Ken Willard dominated the game from th start, plunging into the end zone from the one-yard line and catching a 19-yard touchdown pass from John Brodie in the first quarter. The Cowboys answered right back with a short touchdown run by Dan Reeves to cut the deficit in half going into halftime. Mike Clark kicked a 24-yard field goal and Bob Hayes caught a31-yard touchdown pass from Craig Morton to give the Cowboys a 17-14 lead in the middle of the third quarter.

Gene Washington answered the call by catching a 19-yard pass from John Brodie and Momcilo Gavric kicked a 21-yard field goal late in the third quarter to give the 49ers a 24-17 lead heading into the fourth. Alas, the 49ers couldn't hold on and saw their lead vanish when Morton connected with Lance Rentzel for a 19-yard touchdown in the waning minutes of the game. the game ended in a disappointing 24-24 tie.

Both quarterbacks played well, with Brodie connecting on 18 of his 33 passes for 255 yards and two touchdowns while Morton connected on 16 of his 37 passes for 206 yards and two touchdowns while coughing up three interceptions.

November 23, 1972- Dallas, Texas

Three years after their last Thanksgiving bout, the 49ers and the Cowboys were officially rivals, having met in the past two NFC Championship Games. Of course, its not a real rivalry if one team wins all the time and at this point, the Cowboys had dominated the past two years while the 49ers fell flat on their faces. The 49ers were not craving turkey that day, they were craving vengeance.

The game started off slow with Walt Garrison's seven-yard scamper providing the games only points in the first quarter. It looked like the game would be a snooze-fest until Skip Vanderbundt recovered a Dallas fumble and returned it 73 yards for a game changing touchdown.

the floodgates were opened on that fumble recovery and the 49ers never looked back. It seemed like everyone scored that day. Players such as Ken Willard (one-yard rush), Ted Kwalick (12-yard reception from Steve Spurrier) and Bruce Gossett (18-yard field goal) all scored, frustrating Cowboys coach Tom Landry to no end.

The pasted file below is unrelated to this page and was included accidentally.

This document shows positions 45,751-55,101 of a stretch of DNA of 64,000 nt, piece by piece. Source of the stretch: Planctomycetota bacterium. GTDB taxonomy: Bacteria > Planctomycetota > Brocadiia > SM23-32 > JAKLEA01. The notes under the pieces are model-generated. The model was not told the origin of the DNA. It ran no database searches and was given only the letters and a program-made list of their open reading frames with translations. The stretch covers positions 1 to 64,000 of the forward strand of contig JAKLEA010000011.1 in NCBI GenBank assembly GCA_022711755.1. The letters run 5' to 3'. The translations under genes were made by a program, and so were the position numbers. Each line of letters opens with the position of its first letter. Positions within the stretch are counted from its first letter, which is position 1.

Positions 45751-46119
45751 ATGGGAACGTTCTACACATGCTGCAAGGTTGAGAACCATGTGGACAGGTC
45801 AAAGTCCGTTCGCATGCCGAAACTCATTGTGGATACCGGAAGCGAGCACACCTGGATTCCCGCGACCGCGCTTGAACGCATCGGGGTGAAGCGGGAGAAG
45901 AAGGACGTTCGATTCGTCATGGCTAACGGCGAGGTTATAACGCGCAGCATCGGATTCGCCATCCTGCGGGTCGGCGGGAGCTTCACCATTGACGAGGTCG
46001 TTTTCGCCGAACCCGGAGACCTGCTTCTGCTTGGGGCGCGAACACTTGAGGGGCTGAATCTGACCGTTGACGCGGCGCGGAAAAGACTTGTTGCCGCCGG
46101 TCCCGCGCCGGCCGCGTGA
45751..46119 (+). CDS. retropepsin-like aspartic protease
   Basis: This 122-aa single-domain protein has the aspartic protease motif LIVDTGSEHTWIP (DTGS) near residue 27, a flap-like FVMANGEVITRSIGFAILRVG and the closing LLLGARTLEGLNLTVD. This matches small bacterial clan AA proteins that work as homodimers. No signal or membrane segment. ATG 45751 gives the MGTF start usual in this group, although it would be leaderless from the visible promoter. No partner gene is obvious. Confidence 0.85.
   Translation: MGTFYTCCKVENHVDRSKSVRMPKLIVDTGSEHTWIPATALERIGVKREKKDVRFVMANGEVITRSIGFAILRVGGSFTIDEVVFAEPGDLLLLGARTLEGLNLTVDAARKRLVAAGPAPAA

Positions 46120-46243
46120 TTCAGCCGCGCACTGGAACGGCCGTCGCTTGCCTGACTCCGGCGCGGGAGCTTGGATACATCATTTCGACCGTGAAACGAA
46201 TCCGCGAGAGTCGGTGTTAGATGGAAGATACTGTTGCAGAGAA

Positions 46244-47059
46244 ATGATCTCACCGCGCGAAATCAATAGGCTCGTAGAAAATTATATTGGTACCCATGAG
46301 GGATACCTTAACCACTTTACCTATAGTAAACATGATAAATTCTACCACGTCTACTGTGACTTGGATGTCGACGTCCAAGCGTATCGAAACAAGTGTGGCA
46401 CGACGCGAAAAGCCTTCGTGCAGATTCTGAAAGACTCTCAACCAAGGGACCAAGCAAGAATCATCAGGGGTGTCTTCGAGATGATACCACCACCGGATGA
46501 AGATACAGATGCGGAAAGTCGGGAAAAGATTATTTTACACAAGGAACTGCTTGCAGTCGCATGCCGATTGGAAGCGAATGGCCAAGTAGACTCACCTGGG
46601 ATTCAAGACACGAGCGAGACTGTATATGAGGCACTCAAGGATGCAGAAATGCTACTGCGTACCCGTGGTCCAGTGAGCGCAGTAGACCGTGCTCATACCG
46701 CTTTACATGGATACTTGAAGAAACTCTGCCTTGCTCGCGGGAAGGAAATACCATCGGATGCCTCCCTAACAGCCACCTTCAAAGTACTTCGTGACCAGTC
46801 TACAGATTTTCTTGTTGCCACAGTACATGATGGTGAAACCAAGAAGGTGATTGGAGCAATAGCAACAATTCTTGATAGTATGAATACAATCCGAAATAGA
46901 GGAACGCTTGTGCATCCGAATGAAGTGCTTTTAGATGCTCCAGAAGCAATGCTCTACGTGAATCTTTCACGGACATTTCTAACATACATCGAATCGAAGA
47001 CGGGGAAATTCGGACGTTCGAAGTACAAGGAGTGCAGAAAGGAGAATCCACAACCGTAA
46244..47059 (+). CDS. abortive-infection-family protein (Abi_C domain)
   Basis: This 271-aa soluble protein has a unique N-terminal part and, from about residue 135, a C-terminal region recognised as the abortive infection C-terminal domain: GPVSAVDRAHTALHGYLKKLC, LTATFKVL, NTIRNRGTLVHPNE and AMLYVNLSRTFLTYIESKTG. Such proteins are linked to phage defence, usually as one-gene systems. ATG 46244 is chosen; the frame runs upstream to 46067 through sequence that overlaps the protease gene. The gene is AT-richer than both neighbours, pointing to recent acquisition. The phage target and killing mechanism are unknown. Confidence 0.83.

Meanwhile, the 49ers Gold Rush pass rush became a living nightmare for Craig Morton and Roger Staubach, combining to sack them nine times. the pass rush got so bad that Skip Vanderbundt was able to record his second defensive touchdown of the day, picking off Morton and returning the interception 21 yards for the game's final points. The 49ers won decisively 31-10.

November 24, 2011- Baltimore, Maryland

After years of mediocrity, the 49ers were suddenly true contenders in the NFL, coming into the game riding an eight game winning streak. Making this game extra special were the coaches. John and Jim Harbaugh became the first pair of brothers to coach against one another in the NFL that Thanksgiving night.

The game itself was a defensive slugfest. While both teams featured more than capable offenses, it was their defenses that truly shined on this night. Baltimore's Dennis Pitta's eight yard touchdown snag from Joe Flacco was the game's only touchdown. Meanwhile, the Ravens' pass rush became too much for Alex Smith, sacking him nine times with the eventual NFL Defensive Player of the Year Terrell Suggs recording three. The Ravens won the game 16-6.

November 27, 2014- Santa Clara, California

At the time, the 49ers-Seahawks rivalry was one of the juiciest in the NFL. The previous January, the Seahawks had broken the hearts of the 49ers in the NFC Championship Game and went on to win the Super Bowl. Like Dallas in 1972, the 49ers hungered for vengeance this Thanksgiving.

The Seahawks started off well, finishing off with a 13-yard touchdown pass from Russell Wilson to Robert Turbin in the first quarter. Meanwhile, the 49ers started off slow and never recovered as the Seahawks built their lead one field goal at a time. Things only got worse for the 49ers when the most hated player on the Seahawks' roster, All-Pro cornerback Richard Sherman, picked off two of Colin Kaepernick's passes. The Seahawks won 19-3 and feasted on the 49ers logo after the game, the ultimate slight.